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# Transforming nonlinear data

AP.STATS:
DAT‑1 (EU)
,
DAT‑1.J (LO)
,
DAT‑1.J.1 (EK)

## Video transcript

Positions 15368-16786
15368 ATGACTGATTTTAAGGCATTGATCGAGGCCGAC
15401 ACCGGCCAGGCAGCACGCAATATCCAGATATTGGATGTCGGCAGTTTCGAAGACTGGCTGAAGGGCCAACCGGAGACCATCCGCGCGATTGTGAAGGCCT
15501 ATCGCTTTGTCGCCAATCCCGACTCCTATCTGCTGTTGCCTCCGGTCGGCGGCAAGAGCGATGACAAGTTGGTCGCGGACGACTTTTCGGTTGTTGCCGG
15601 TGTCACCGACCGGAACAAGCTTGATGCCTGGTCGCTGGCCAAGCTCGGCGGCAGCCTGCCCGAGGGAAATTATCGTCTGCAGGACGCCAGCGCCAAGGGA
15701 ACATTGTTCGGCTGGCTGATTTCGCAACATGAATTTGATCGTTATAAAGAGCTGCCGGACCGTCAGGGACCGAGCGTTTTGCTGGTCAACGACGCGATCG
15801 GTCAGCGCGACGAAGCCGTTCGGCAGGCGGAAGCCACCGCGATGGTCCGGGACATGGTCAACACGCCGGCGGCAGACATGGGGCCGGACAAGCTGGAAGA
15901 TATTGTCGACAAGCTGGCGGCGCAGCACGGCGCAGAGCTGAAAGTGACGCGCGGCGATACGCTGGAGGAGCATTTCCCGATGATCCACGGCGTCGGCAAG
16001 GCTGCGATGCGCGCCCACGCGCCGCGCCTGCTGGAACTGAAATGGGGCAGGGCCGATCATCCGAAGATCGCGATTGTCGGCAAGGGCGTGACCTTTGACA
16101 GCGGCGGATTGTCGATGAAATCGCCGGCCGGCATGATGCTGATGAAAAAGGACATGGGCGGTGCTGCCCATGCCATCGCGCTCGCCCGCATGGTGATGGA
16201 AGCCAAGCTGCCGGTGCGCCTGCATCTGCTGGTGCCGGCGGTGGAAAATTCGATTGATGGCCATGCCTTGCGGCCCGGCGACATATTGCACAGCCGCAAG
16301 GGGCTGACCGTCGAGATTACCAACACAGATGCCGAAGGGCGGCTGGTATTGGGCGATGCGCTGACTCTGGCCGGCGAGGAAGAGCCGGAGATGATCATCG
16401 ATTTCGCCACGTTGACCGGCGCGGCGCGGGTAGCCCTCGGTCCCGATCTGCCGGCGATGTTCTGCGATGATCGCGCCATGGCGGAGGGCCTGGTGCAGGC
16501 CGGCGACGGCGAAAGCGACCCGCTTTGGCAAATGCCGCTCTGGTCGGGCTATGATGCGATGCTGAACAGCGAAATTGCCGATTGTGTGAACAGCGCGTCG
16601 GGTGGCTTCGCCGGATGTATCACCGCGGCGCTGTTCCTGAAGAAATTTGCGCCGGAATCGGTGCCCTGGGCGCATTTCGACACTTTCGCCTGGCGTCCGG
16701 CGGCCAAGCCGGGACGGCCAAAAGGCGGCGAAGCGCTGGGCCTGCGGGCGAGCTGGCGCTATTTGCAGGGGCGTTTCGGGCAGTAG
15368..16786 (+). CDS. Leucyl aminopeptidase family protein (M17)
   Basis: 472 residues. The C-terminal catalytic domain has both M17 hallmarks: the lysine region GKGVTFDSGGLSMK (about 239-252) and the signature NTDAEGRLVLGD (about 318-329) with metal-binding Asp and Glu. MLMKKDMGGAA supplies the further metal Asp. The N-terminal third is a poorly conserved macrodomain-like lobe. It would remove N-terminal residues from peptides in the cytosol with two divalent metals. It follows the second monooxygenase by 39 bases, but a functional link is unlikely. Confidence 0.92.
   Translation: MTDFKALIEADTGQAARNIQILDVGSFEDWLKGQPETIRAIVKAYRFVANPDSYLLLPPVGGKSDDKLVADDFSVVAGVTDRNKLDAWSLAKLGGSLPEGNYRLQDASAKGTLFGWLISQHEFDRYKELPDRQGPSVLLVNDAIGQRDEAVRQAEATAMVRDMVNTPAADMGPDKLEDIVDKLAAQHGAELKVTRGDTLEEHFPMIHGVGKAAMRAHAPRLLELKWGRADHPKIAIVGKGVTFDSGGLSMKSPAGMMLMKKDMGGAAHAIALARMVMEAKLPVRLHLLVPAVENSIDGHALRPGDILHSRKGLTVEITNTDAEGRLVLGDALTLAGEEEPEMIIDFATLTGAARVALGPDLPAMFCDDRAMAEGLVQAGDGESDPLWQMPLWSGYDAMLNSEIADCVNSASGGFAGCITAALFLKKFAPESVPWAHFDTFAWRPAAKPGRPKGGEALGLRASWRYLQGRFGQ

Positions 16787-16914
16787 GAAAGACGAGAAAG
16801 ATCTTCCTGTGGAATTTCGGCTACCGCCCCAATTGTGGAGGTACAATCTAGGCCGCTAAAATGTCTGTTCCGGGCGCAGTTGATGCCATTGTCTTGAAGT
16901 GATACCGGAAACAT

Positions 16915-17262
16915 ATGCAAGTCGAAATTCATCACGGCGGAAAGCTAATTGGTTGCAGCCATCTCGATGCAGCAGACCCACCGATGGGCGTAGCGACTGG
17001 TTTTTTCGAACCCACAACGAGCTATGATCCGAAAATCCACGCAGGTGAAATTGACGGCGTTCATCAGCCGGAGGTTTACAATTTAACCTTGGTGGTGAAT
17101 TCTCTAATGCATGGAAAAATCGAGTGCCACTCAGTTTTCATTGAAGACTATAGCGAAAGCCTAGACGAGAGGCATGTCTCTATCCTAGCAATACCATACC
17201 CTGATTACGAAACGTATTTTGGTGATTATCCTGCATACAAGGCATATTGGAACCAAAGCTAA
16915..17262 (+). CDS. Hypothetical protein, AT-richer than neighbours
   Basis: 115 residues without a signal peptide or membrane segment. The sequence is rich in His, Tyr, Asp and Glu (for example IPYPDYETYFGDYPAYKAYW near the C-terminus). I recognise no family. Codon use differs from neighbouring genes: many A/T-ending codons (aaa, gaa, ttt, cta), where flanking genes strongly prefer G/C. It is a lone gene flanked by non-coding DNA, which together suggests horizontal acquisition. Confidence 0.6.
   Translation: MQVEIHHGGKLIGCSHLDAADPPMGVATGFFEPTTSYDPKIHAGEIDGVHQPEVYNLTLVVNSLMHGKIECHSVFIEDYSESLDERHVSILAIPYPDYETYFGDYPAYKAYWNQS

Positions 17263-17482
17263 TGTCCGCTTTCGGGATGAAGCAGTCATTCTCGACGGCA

- [Instructor] So we have some data here that we can plot on a scatter plot that looks something like that. And so, the next question given that we've been talking a lot about lines of regression or regression lines is can we fit a regression line to this? Well, if we try to, we might get something that looks like this, or maybe something that looks like this, I'm just eyeballing it, obviously you can input it into a computer to try to develop a linear regression model to try to minimize the sum of the square distances from the points to the line. But you can see it's pretty difficult. And some of you might be saying, well, this looks more like some type of an exponential. So maybe we could fit an exponential to it. So it could look something like that. And you wouldn't be wrong. But there is a way that we can apply our tools of linear regression to this dataset. And the way we can is instead of plotting x versus y, we can think about x versus the logarithm of y. So this is the exact same data set. You see the x values are the same. But for the y values, I just took the log base 10 of all of these. So 10 to the what power is equal to 2,307.23. 10 to the 3.36 power is equal to 2,307.23. And I did that for all of these data points, I did it on a spreadsheet. And if you were to plot all of these, something neat happens. All of a sudden, when we're plotting x versus the log of y, or the log of y versus x, all of a sudden, it looks linear. Now, be clear. The true relationship between x and y is not linear. It looks like some type of an exponential relationship, but the value of transforming the data, and there's different ways you can do it. In this case, the value taking the log of y, and thinking about that way, is now we can use our tools of linear regression because this data set, you could actually fit a linear regression line to this quite well. You can imagine a line that looks something like this, it would fit the data quite well. And the reason why you might wanna do this versus trying to fit an exponential is because we've already developed so many tools around linear regression and hypothesis testing around the slope and confidence intervals and so, this might be the direction you wanna go at. And what's neat is once you fit a linear regression, it's not difficult to mathematically unwind from your linear model back to an exponential one. So the big takeaway here is that the tools of linear regression can be useful even when the underlying relationship between x and y are non-linear and the way that we do that is by transforming the data. Here, we took a logarithm of the y's and that helped us see a more linear relationship of log y versus x.
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